Bridge Investigation Deserves Transparency
Recently, the National Transportation Safety Board (NTSB) split along party lines over whether to hold a public hearing as part of its probe. The board's Republican majority prevailed to block a hearing, drawing strong criticism from Democrats in Congress and on the board.
Why is this an issue? To Democratic board members Deborah A.P. Hersman and Kathryn O'Leary Higgins, forgoing a hearing means "abandoning our important duty to educate and reassure the traveling public of an independent, transparent, credible investigation after a tragic accident of national scope."
On the other side, the NTSB staff and its board chair argue that a public hearing would unnecessarily delay the investigation and the issuance of recommendations to improve bridge safety nationwide. They also contend that a hearing would divert scarce staff resources without enhancing the probe.
In NTSB practice, a public hearing is NOT a free-for-all for anyone who wants to testify. Instead, it is an open-door proceeding in which board members hear from and may question technical experts of their own choosing. Without a hearing, the investigation may proceed in secret until its findings are published. For some time, in fact, the NTSB denied even members of Congress access to many documents associated with the probe until finally posting its public docket on the Web in mid-March.
The earlier secrecy heightened suspicions of bias already raised when the administration of Gov. Tim Pawlenty, within hours of the bridge collapse, hastily hired an engineering consulting firm for $2 million to "assist" the NTSB investigation. Its unusual role in the probe has led opponents of a public hearing to argue that delaying the NTSB's work would marginalize its efforts while the consultants went ahead alone and perhaps independently published their own findings.
But Hersman and O'Leary Higgins noted that the NTSB is conducting "the only truly independent investigation of this accident," adding: "If we do a thorough, conscientious job that includes a public hearing with participation from the parties ... the public will respect and support that effort and the final product."
The pair also said that "a political debate raging in Minnesota about the maintenance this particular bridge received in its 40-year history" should not be part of a hearing but "presents an even more compelling reason to have a public hearing and provide enough transparency to assure the public that our independent investigation transcends local arguments and politics."
Added Minnesota U.S. Rep. James Oberstar, the House transportation chair: "The board's decision to not hold a public hearing on this accident was inexplicable. If the sudden collapse of an interstate highway bridge, and the resulting deaths of 13 individuals, does not merit a public hearing, then what type of accident does?"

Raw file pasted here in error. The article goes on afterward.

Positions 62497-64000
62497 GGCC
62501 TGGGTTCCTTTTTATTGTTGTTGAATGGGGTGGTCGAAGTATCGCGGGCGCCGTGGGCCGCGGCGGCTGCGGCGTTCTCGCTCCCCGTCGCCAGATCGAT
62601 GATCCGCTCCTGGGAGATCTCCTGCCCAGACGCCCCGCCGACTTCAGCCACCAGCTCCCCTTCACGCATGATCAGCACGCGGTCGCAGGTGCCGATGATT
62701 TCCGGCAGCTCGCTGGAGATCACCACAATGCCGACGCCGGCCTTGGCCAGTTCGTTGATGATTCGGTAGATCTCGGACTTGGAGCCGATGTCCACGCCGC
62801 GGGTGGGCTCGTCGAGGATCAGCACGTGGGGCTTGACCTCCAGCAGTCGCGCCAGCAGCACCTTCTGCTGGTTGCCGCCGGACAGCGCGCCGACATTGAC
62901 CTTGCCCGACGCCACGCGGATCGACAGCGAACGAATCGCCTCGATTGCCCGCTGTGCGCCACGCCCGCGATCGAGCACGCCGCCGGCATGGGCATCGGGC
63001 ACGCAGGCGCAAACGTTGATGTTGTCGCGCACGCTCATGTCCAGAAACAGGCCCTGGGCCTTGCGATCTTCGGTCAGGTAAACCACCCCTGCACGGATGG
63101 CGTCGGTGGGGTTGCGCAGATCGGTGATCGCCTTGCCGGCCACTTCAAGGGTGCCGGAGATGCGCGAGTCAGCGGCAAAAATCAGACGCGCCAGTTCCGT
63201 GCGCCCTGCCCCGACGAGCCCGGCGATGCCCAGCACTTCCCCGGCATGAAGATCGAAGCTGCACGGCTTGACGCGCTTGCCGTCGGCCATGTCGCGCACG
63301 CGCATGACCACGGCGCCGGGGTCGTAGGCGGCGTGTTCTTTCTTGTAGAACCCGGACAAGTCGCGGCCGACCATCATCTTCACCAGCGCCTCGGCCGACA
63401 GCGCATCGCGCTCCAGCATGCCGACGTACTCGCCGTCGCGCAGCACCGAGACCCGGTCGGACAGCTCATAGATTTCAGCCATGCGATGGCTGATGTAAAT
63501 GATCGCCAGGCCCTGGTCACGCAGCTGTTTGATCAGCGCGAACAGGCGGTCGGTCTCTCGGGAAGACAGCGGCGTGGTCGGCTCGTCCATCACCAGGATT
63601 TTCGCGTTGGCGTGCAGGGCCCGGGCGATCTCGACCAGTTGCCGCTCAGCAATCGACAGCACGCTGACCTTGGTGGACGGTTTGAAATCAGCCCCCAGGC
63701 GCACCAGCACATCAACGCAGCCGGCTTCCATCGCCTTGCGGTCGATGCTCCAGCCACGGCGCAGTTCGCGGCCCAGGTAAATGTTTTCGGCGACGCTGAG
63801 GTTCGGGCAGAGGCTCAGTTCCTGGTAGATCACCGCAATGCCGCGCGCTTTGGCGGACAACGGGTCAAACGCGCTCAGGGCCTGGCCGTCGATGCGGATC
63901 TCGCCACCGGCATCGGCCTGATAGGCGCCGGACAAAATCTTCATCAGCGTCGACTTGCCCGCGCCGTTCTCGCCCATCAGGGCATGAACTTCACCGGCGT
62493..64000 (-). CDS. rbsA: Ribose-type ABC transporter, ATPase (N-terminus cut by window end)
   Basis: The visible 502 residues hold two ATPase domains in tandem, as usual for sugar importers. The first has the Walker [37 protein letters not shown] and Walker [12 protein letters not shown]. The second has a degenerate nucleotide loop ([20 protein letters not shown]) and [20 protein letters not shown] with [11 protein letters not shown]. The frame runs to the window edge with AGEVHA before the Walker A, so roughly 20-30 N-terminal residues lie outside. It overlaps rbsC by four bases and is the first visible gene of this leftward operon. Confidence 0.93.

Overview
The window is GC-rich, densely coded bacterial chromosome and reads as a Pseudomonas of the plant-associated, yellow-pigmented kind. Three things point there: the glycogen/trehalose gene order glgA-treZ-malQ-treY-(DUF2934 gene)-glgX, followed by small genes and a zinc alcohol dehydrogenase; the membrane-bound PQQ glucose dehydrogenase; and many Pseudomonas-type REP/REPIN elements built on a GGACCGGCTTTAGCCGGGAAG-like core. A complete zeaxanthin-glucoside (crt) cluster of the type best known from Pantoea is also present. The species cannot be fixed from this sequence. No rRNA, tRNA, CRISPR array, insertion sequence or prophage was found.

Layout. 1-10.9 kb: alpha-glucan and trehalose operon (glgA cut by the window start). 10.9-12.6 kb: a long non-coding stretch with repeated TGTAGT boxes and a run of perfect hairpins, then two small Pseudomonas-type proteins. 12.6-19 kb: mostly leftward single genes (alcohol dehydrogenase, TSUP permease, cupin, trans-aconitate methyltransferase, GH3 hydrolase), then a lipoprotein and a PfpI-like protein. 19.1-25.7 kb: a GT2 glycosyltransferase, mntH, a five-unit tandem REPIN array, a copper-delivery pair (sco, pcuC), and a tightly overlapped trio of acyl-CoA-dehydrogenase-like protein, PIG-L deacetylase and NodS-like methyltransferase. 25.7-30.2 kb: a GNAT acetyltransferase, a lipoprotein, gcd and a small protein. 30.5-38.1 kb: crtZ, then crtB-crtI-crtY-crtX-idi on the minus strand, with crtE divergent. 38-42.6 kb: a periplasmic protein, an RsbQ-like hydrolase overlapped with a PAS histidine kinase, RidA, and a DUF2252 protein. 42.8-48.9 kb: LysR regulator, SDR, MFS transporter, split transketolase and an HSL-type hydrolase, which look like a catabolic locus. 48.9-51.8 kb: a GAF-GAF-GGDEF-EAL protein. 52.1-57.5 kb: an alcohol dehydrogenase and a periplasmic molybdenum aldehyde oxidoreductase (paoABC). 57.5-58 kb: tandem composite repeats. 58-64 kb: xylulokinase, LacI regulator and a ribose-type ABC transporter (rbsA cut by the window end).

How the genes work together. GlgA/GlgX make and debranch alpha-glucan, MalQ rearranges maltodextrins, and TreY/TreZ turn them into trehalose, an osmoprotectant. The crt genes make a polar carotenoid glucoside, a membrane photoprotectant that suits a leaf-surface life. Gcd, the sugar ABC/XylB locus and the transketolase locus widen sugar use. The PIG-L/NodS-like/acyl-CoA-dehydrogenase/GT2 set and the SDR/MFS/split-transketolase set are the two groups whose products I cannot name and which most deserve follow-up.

As this controversy was developing, NTSB Chairman Mark Rosenker, who has been a Republican campaign operative since 1972, announced in January that the probe's preliminary findings indicated that an original design flaw of too-thin structural connections known as "gusset plates" caused the bridge failure. Maintenance of the bridge had nothing to do with it, Rosenker suggested, adding in nationally televised news interviews that no one could have detected the problem before the disaster.
He has since backed off from those statements. As he attempted to defend the Bush administration's proposed cut in NTSB funding for 2009 before a congressional subcommittee last month - the dissenting board members said the agency should have more resources to achieve its mission, not less -- Rosenker demurred: "I'm not going to tell you what happened to that bridge."
His earlier analysis also has run into a couple of annoying glitches:
1) Photos of 35W bridge gusset plates taken in 2003 - four years before the collapse -- released by the NTSB show apparent bending, although no other documentation of that condition or efforts to correct it has emerged from the Minnesota Department of Transportation.
2) Critics have pointed to the sagging of an Interstate 90 river bridge in Ohio in 1996 that caused its closure for five months and was repaired by replacing buckled gusset plates with new ones nearly twice as thick. The gusset failure and repair project were prominently described in the professional journal Civil Engineering, a key information resource for bridge engineers worldwide. The Ohio bridge was built in 1960 with the same fracture-critical, steel-truss design as the 35W span in Minneapolis - and 13,000 other bridges across the nation.
Yes, a public hearing touching on points such as these could focus more embarrassing attention and news coverage on MnDOT, which has faced no shortage of controversy on Pawlenty's watch. But that's no reason to investigate the bridge tragedy in haste and secrecy.
Minnesotans, and all Americans, deserve a full, fair and open probe of the worst U.S. bridge disaster in 40 years, one that lets the chips fall where they may.